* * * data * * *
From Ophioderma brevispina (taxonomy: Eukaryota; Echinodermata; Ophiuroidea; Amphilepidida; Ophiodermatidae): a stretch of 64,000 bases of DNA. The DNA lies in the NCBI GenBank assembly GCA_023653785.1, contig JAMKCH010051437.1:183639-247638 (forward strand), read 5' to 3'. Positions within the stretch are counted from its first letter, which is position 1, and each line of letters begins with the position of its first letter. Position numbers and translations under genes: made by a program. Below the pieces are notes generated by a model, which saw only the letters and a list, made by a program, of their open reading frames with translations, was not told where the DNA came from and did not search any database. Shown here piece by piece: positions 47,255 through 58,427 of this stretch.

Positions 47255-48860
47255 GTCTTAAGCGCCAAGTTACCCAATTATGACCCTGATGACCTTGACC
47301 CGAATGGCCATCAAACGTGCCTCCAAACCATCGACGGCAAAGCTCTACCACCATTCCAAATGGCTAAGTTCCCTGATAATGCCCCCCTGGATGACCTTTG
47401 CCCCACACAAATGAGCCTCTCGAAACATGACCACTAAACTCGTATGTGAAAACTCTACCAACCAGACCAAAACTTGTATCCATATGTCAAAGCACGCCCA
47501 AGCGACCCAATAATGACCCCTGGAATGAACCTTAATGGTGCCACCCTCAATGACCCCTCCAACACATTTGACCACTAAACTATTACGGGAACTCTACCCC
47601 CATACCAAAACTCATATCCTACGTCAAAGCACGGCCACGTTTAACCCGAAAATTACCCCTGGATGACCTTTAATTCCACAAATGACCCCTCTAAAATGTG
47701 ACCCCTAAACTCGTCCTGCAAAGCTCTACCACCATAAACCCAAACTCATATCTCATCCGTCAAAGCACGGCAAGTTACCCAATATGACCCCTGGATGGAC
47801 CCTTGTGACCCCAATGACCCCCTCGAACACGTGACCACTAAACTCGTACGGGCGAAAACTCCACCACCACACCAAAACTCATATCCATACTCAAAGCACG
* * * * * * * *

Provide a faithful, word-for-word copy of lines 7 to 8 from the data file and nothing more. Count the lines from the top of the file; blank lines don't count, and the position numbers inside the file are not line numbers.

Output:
47601 CATACCAAAACTCATATCCTACGTCAAAGCACGGCCACGTTTAACCCGAAAATTACCCCTGGATGACCTTTAATTCCACAAATGACCCCTCTAAAATGTG
47701 ACCCCTAAACTCGTCCTGCAAAGCTCTACCACCATAAACCCAAACTCATATCTCATCCGTCAAAGCACGGCAAGTTACCCAATATGACCCCTGGATGGAC